I compared this to my benchmark transcontinental premium class offering, which is on Cathay Pacific between New York JFK and Vancouver. It also offers a lie-flat seat in business class, but it's $2,935. (It's an international three-class aircraft, so it also has an even nicer lie-flat seat option in first class for $3,732.) So the JetBlue offering is a pretty good deal, for what it is.
I hope they're successful. I don't generally fly in the premium cabin, but that pricing is within reach for a splurge.
(I own no shares in JetBlue and have no interest in the airline other than as a satisfied customer.)
on their premium class service.
Cathay Pacific's page
on their business class service.
Also: I feel like I'm swimming upstream against Facebook's algorithms, because when I post something cute about Maurice Sendak's reply to a child's fan letter, I get literally dozens of likes, and when I post a well-researched article on the Koch brothers withdrawing from national races in 2016, I get...three. :
(I didn't post the Sendak post here only because it was a repost from someone else on my Facebook feed. If there's interest, I'll repost here.)
Edit: I have evidence that people thought that Koch brothers post was interesting because of the traffic it got on LiveJournal. Again, it's hard to tease out what is audience and what is algorithm, but on LJ I don't have to guess what an algorithm is doing to my posting visibility.
There's a piece in the Wall Street Journal about left-leaning and right-leaning Facebook feeds. I think it's flawed and I'm not linking to it. :
I grant that Facebook is showing us what we want to see, but I don't believe that their one-dimensional model is truly reflective of what we get to see.
I have a lot of left-leaning friends. I get a lot of Sanders vs. Clinton ranting, mostly from crazy people my friends are apparently connected to somehow. I consider them noisy and annoying. But their existence makes it clear to me that there are multiple left-leaning feeds.
Similarly, there are multiple feeds on the right. Looking at the WSJ red feed I see nothing from us #NeverTrump people, which to me points to the problem with a one-dimensional analysis of Facebook's algorithms. (Or, donning tinfoil, it may mean that the WSJ is in the tank for Trump.)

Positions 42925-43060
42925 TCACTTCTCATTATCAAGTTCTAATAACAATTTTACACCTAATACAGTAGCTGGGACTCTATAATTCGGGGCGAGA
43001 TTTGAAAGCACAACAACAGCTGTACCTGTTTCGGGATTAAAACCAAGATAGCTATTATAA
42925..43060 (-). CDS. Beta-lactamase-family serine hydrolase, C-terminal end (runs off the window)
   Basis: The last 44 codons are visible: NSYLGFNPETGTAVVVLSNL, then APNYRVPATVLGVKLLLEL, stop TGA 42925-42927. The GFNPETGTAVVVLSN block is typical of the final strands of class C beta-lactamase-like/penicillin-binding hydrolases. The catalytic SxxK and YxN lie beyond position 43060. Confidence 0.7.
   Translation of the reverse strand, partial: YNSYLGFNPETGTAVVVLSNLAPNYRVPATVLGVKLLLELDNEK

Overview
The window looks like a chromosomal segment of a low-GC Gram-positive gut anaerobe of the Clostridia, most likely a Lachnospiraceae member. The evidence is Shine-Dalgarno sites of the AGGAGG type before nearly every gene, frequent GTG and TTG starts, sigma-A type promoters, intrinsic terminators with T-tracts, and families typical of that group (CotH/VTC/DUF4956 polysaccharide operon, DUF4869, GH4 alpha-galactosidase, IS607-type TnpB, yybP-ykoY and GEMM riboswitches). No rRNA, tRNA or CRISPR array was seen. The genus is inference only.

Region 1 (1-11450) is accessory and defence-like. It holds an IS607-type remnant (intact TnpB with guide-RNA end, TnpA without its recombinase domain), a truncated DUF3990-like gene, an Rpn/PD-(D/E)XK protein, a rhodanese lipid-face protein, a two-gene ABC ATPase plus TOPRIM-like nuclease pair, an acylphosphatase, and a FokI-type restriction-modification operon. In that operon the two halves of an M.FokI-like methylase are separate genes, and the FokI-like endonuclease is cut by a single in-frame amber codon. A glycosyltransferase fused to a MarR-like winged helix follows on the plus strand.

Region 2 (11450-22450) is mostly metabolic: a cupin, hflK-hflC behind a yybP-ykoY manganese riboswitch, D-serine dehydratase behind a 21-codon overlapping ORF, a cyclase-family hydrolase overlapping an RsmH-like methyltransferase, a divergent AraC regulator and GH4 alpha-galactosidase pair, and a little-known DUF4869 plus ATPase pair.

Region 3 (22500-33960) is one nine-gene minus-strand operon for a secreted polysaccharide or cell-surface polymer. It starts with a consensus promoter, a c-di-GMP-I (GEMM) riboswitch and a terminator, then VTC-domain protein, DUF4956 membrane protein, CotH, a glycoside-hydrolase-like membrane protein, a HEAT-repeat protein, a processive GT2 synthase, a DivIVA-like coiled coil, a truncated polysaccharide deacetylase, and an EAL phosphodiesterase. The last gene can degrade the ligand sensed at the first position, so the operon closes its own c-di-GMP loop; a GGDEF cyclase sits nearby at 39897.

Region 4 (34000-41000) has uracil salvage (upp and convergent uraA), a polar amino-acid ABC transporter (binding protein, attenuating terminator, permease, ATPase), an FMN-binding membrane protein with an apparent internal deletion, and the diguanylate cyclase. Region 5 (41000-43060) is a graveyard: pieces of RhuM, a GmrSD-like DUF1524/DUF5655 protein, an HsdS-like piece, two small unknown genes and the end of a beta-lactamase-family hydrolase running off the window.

Facebook has not yet presented me with pro-Trump articles, though I get my share of anti-Trump articles from a conservative viewpoint in my feed. This is after all what Facebook thinks I like, and they're right.
All this is to say that my own experience tells me that in fact Facebook's feed algorithms are much more nuanced than a one-dimensional analysis can show.
I have friends who have said they like being able to see a red-shifted feed. I endorse that. But it's not really something I miss from Facebook, because I already have RedState, the National Review, and The American Conservative in my normal political reading.
16th May 2016
Long and informative piece on : the Koch brothers pulling back from this year's presidential race
Koch allies say the brothers took tremendous interest in Bernie Sanders’ unlikely success — particularly his resonance with young voters who represent the future of the electorate — and drew stark conclusions about their own efforts. “Dumping hundreds of millions of dollars into elections doesn’t persuade enough people to achieve lasting change,” one Koch confidante says. “To achieve lasting change, the effort has to begin much earlier.”
14th May 2016
Followup to : my most recent post
. I've found the weasel words buried in the WMATA's SafeTrack plan
(pdf) regarding all "extended hours", including late-night service on weekends: "Will reevaluate once system is in state of good repair".
Those are not the words of a transit operator committed to restoring late-night services.
You might get late-night Metrorail service back someday. But my guess is that you'll probably have to fight for it.
WMATA and MBTA late-night closures
Because our cities think bar and restaurant workers should take ride-sharing services, : Washington DC
in ending late-night weekend service.
Unlike other nearby cities
whose transit authorities provide overnight bus services when their rail transit stops, there are no replacement buses for this closure.
(Don't even talk to me about New York. They're clearly out of our league.)